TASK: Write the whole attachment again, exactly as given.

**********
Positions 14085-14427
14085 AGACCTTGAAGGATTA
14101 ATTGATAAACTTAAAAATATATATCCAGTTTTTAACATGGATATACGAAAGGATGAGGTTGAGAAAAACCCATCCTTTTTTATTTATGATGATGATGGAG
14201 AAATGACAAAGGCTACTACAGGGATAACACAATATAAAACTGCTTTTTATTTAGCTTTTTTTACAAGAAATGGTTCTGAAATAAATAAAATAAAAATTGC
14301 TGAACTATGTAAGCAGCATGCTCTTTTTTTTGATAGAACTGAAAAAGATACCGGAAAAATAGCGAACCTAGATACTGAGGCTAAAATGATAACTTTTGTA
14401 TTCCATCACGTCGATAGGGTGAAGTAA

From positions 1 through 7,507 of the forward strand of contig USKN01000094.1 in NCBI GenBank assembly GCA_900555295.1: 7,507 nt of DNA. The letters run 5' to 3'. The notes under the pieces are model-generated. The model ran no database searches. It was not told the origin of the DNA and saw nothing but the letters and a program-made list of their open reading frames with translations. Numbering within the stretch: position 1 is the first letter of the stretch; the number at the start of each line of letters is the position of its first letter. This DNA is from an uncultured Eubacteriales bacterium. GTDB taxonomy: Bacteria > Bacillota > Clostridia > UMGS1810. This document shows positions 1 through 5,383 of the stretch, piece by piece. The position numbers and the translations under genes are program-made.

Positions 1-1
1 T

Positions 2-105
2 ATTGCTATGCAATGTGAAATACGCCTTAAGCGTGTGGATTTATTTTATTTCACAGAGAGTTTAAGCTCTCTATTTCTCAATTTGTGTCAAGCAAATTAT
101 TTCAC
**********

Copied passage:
Positions 14085-14427
14085 AGACCTTGAAGGATTA
14101 ATTGATAAACTTAAAAATATATATCCAGTTTTTAACATGGATATACGAAAGGATGAGGTTGAGAAAAACCCATCCTTTTTTATTTATGATGATGATGGAG
14201 AAATGACAAAGGCTACTACAGGGATAACACAATATAAAACTGCTTTTTATTTAGCTTTTTTTACAAGAAATGGTTCTGAAATAAATAAAATAAAAATTGC
14301 TGAACTATGTAAGCAGCATGCTCTTTTTTTTGATAGAACTGAAAAAGATACCGGAAAAATAGCGAACCTAGATACTGAGGCTAAAATGATAACTTTTGTA
14401 TTCCATCACGTCGATAGGGTGAAGTAA

From positions 1 through 7,507 of the forward strand of contig USKN01000094.1 in NCBI GenBank assembly GCA_900555295.1: 7,507 nt of DNA. The letters run 5' to 3'. The notes under the pieces are model-generated. The model ran no database searches. It was not told the origin of the DNA and saw nothing but the letters and a program-made list of their open reading frames with translations. Numbering within the stretch: position 1 is the first letter of the stretch; the number at the start of each line of letters is the position of its first letter. This DNA is from an uncultured Eubacteriales bacterium. GTDB taxonomy: Bacteria > Bacillota > Clostridia > UMGS1810. This document shows positions 1 through 5,383 of the stretch, piece by piece. The position numbers and the translations under genes are program-made.

Positions 1-1
1 T

Positions 2-105
2 ATTGCTATGCAATGTGAAATACGCCTTAAGCGTGTGGATTTATTTTATTTCACAGAGAGTTTAAGCTCTCTATTTCTCAATTTGTGTCAAGCAAATTAT
101 TTCAC